Ranking Member Stabenow Opening Statement at Hearing to Consider USDA Nominees
WASHINGTON – U.S. Senator Debbie Stabenow (D-Mich.), Ranking Member of the U.S. Senate Committee on Agriculture, Nutrition, & Forestry, today released the following opening statement – as prepared for delivery – at the nomination hearing to consider Stephen Censky to serve as Deputy Secretary of Agriculture, and Ted McKinney to serve as Under Secretary of Agriculture for Trade and Foreign Agricultural Affairs at the U.S. Department of Agriculture (USDA).
Stabenow’s statement, as prepared for delivery, follows:
I am pleased to finally be here to consider two very important USDA nominees. I’d like to congratulate Mr. Censky and Mr. McKinney, and welcome their families here today.
USDA must be a forceful advocate for our farmers and ranchers. And, USDA also plays a role in protecting our land and water, standing up for our small towns and rural communities, and ensuring that all families have enough nutritious food to eat.
We need strong leaders who understand the vital role USDA plays in the lives of every American. In Michigan, agriculture is our second largest industry, supporting one in four jobs. The farmers, families, and rural communities in my state deserve to have experienced and impartial leaders who will always have their back.
Mr. Censky and Mr. McKinney, both of you have had distinguished careers in agriculture. It’s clear that you share a deep rooted commitment to our farmers and those who call rural America home.
Mr. Censky, you have held an impressive tenure at the American Soybean Association as a strong advocate and leader for one of our country’s top crops.
Your reputation as a steady hand will be especially useful as our farmers struggle with low prices and USDA faces tight budgets and a daunting re-organization.
Communities in Michigan and across the country deserve a high level of service from USDA and we will look to you to ensure that it continues.
The Deputy Secretary traditionally serves as the Chief Operating Officer of USDA. In this role, you will need to ensure that none of the Department’s diverse roles or critical mission areas are forgotten.
This responsibility is one of the most important and likely the most challenging. I hope you will consider this committee a partner in that task.
Mr. McKinney, you are no stranger to agriculture either, serving as the director of the Indiana State Department of Ag. As a neighbor of Michigan, you know that agriculture is critical to both of our states’ economies.
You also know that our farmers need consistent access to markets abroad in order to sell their products.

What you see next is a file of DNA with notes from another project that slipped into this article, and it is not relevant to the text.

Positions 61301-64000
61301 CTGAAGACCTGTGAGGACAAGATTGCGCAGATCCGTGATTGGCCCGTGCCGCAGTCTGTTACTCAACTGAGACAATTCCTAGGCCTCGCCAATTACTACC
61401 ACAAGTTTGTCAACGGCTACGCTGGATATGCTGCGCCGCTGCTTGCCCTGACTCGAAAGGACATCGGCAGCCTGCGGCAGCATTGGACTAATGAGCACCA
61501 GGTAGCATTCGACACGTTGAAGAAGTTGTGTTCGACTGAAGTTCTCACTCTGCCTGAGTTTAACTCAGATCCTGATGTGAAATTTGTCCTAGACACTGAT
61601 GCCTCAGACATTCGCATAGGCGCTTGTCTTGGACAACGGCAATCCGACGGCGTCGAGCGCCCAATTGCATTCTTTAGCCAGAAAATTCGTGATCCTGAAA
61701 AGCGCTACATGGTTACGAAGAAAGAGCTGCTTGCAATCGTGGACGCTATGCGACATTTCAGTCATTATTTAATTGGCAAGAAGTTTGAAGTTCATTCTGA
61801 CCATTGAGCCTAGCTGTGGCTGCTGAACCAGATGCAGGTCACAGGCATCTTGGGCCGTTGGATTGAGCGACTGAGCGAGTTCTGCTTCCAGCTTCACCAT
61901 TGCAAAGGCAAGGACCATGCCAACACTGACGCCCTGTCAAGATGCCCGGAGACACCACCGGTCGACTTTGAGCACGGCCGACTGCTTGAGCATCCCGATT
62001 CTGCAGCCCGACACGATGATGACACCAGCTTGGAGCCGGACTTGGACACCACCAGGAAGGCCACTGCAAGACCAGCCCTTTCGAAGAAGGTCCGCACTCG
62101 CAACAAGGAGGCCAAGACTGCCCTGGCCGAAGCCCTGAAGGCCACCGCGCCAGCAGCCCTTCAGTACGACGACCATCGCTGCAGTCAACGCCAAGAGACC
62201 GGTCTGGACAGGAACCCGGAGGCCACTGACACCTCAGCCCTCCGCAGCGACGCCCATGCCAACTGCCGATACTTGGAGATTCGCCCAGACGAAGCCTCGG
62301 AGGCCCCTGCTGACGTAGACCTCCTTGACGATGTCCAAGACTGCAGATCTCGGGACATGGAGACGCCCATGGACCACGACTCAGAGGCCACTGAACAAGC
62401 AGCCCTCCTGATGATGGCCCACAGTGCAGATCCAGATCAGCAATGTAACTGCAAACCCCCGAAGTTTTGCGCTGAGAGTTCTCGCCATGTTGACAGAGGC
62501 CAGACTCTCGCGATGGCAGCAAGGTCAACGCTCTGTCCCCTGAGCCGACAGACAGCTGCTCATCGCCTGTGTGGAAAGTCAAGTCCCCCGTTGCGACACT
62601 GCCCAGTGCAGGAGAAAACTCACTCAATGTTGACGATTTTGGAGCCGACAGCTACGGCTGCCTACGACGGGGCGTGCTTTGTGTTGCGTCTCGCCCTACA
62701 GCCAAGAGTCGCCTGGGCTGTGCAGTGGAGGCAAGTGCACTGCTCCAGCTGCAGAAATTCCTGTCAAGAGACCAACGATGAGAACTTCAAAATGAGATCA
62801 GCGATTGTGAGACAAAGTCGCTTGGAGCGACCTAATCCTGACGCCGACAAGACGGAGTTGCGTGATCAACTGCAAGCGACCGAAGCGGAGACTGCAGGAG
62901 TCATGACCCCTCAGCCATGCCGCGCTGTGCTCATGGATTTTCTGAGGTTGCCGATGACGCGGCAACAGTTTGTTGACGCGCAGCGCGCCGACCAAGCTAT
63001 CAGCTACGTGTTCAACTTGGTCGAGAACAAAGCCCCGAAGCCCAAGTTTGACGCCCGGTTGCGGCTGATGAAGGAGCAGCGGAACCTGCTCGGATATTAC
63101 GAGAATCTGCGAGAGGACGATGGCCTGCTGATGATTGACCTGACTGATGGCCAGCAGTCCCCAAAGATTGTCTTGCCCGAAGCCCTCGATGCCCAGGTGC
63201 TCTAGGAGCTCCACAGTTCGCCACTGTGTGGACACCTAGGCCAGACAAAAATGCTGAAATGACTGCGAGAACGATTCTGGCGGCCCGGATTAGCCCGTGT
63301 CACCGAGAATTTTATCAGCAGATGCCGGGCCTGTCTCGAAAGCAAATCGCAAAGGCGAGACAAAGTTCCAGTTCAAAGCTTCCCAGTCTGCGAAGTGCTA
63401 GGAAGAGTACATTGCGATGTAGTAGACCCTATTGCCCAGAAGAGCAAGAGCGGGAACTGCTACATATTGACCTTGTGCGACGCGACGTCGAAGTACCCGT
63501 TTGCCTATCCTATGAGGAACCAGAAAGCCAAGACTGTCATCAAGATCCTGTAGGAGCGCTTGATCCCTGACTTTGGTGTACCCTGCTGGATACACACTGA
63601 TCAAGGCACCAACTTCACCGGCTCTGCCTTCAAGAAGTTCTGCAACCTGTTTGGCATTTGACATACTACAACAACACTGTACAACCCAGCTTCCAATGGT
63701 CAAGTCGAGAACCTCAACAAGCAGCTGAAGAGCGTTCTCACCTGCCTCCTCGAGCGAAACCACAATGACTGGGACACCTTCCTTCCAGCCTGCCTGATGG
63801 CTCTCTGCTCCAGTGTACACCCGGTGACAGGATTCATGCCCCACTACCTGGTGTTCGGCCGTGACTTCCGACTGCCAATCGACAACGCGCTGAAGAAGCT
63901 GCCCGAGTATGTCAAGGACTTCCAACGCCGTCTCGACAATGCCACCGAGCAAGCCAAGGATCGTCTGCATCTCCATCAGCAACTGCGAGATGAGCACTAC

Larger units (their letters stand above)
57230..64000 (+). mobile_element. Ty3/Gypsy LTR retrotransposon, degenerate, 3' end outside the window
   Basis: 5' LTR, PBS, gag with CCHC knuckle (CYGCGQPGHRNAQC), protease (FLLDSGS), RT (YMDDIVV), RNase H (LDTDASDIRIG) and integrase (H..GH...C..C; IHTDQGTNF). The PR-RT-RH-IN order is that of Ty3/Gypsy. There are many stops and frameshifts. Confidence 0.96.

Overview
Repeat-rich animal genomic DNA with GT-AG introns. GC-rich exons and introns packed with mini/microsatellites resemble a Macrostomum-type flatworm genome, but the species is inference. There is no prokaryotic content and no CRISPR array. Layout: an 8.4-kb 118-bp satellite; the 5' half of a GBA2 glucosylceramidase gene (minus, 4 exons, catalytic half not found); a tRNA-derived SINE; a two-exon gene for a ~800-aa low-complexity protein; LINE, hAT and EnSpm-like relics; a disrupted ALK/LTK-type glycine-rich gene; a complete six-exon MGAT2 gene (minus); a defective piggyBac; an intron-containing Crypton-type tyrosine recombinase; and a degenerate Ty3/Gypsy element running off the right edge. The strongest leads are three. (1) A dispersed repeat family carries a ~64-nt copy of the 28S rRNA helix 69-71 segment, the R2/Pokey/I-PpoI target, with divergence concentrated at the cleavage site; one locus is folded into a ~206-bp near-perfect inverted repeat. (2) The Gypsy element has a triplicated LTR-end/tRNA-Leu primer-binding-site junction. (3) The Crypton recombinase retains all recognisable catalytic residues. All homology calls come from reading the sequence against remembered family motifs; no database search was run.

As the Administration reexamines our trade agreements, producers in my state are concerned that agriculture could lose important trading partners.
For example, Canada and Mexico import many Michigan-grown commodities including corn, soybeans, dairy, and apples.
If confirmed, Mr. McKinney it is important that you be a strong advocate for agriculture within the Administration. It is vitally important that any NAFTA renegotiation first “does no harm” to Michigan agriculture.
If the Administration chooses to reexamine other trade deals, your voice will be essential in making sure agriculture is not left behind.
I also want to underscore the important role that both of you will play in the budget process. In President Trump’s first budget proposal, the Administration recommended completely eliminating funding for many important programs – including areas that the Under Secretary of Trade would oversee.
The budget would eliminate agricultural export programs, which support hundreds of thousands of jobs both on and off the farm. Many of these jobs are in Michigan.
If confirmed, it is vitally important for both of you to advocate for our farmers and families and fight back against any additional cuts.
I’m sure you both share my frustration that crucial leadership positions at the Department have been vacant since the beginning of this year.
During the Trump administration, we’ve seen historic delays in receiving nominees from the White House. I’m glad to see that USDA nominations are beginning to trickle in, but there’s still a long way to go.
Mr. Chairman, I was pleased to work with you to quickly confirm Agriculture Secretary Sonny Perdue after he was finally nominated.
But he can’t singlehandedly run the Department. Our farmers and families desperately need a fully functioning USDA, and USDA needs qualified leadership to carry out its duties.
Mr. Chairman, I look forward to working in a bipartisan manner to continue to move qualified nominees through the process as quickly as possible.
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